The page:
Hilda

Marie NDiaye, in a new translation by Sarah Woods
Hampstead Theatre
(2006)

Promotional image

With so much critical acclaim from abroad, including the Grand Prix de la Critique award 2001-2002, I had high hopes for this play. So whatever happened when it crossed over to our shores? Peter McKintosh's set is appropriate enough; a greenhouse-like cage representing the house and, perhaps, Mrs Lemarchand herself, and set against the bleak backdrop of winter trees. I'm instantly reminded of the film Misery and the character Paul's inability to escape from the house.

The play is a psychological portrayal of a lonely upper class woman who begins an obsession with her new maid, Hilda. And that's pretty much it. The strange thing is, this begins even before she's met her. It's like she's already decided what her new obsession will be; it will be Hilda. Hilda will become Mrs.Lemarchand's new personality, someone she can mould and shape in her image. "What are her eyes like? is she attractive?" she inquires of Frank, Hilda's reluctant husband as she works her way through a list of the girl's physical attributes. Writer Marie NDiaye obviously likes these themes of people's personal vulnerabilities: "Not happy with the person that you are? Try this new one on for size."

The problem with the play, or perhaps simply the production, is that is deals with what could be a series of complex psychological issues relating to power & possession and then paints them in two shades: black and white. As an audience, you are given very little to chew on. Mrs Lemarchand is perfectly happy to spell everything out for you, including the fact that Hilda is her "little dancer in the music box", a likening to the music boxes she acquired before her marriage and also, quite obviously, to the glittery cage that represents the house, in which Hilda is encased and to which the world and her family are shut out.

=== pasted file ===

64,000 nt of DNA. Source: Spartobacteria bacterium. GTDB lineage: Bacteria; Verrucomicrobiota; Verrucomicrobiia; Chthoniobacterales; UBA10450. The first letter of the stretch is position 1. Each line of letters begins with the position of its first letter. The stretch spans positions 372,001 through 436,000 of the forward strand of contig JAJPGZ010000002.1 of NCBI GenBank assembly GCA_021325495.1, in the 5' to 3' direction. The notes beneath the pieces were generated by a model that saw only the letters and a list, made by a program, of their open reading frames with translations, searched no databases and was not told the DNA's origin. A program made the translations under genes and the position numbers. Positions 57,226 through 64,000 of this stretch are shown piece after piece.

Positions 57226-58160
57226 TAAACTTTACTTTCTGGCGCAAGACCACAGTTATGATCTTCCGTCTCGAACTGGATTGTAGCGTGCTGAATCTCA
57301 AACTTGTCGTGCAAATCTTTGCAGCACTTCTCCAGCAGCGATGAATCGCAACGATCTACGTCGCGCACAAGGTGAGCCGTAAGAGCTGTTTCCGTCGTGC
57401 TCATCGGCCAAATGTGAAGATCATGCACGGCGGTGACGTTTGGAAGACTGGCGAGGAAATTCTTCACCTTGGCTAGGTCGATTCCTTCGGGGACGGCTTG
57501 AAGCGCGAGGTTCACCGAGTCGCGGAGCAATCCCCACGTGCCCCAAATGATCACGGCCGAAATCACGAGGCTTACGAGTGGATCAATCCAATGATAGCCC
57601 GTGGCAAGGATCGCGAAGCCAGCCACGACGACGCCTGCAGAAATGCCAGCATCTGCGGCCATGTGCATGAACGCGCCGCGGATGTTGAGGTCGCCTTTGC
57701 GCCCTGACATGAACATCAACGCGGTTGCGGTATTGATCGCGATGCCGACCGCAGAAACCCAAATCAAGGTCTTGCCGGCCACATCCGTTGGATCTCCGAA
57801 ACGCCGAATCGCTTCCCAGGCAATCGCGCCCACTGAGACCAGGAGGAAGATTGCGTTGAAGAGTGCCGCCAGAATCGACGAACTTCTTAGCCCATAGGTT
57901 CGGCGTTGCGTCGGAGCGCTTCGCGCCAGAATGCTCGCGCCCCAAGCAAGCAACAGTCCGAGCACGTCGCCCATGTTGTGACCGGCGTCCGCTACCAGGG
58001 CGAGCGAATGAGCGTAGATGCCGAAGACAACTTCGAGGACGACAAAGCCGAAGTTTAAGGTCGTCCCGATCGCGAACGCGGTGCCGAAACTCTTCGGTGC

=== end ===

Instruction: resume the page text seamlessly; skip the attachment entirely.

The dialogue hardly seems to change: the same conversations seem to be circulating and we, as an audience, certainly don't need seventy five minutes of it. Stella Gonet as Mrs Lemarchand definitely looks the part and has a fluid articulate voice, but her tone never really changes through the play and she has a package of three emotional states: sprightly, tense and upset - there's little shading. Bo Poraj as Frank delivers similarly: he stares, he protests and he slopes off. Voilà!. Nothing abstruse here. Hardly an enigma in sight. And sometimes you just want to shake him. If he wants Hilda back so badly why doesn't he just call the police and get her out? The lure of money, we're told, is the reason; they are in debt and the extra money is proving useful. But still that pull-factor is never established and you're left asking: just where are the stakes?

We're given an inkling that Mrs.Lemarchand could be schizophrenic. I get excited. Hilda is there, she says, to protect the children, as she knows she might be capable of harming them. But this is never explored. I'm disappointed. When discussing this play, everyone mentions obsession but never the broader issues of neglect and rejection, which I feel are at the core: Hilda and Mrs.Lemarchand's neglect of their own children, Hilda's neglect of Frank and Frank's eventual rejection of Hilda. And where is the pain that should accompany this neglect and rejection? It seems altogether absent.

In a piece that has the potential to resonate on so many levels and provide us with a rich spectrum of damaged human emotion; we receive a paltry few, and so many of the dark corners are left unexplored. A pity.

The production runs until 6th May

Reviewer: Natasha Nicoll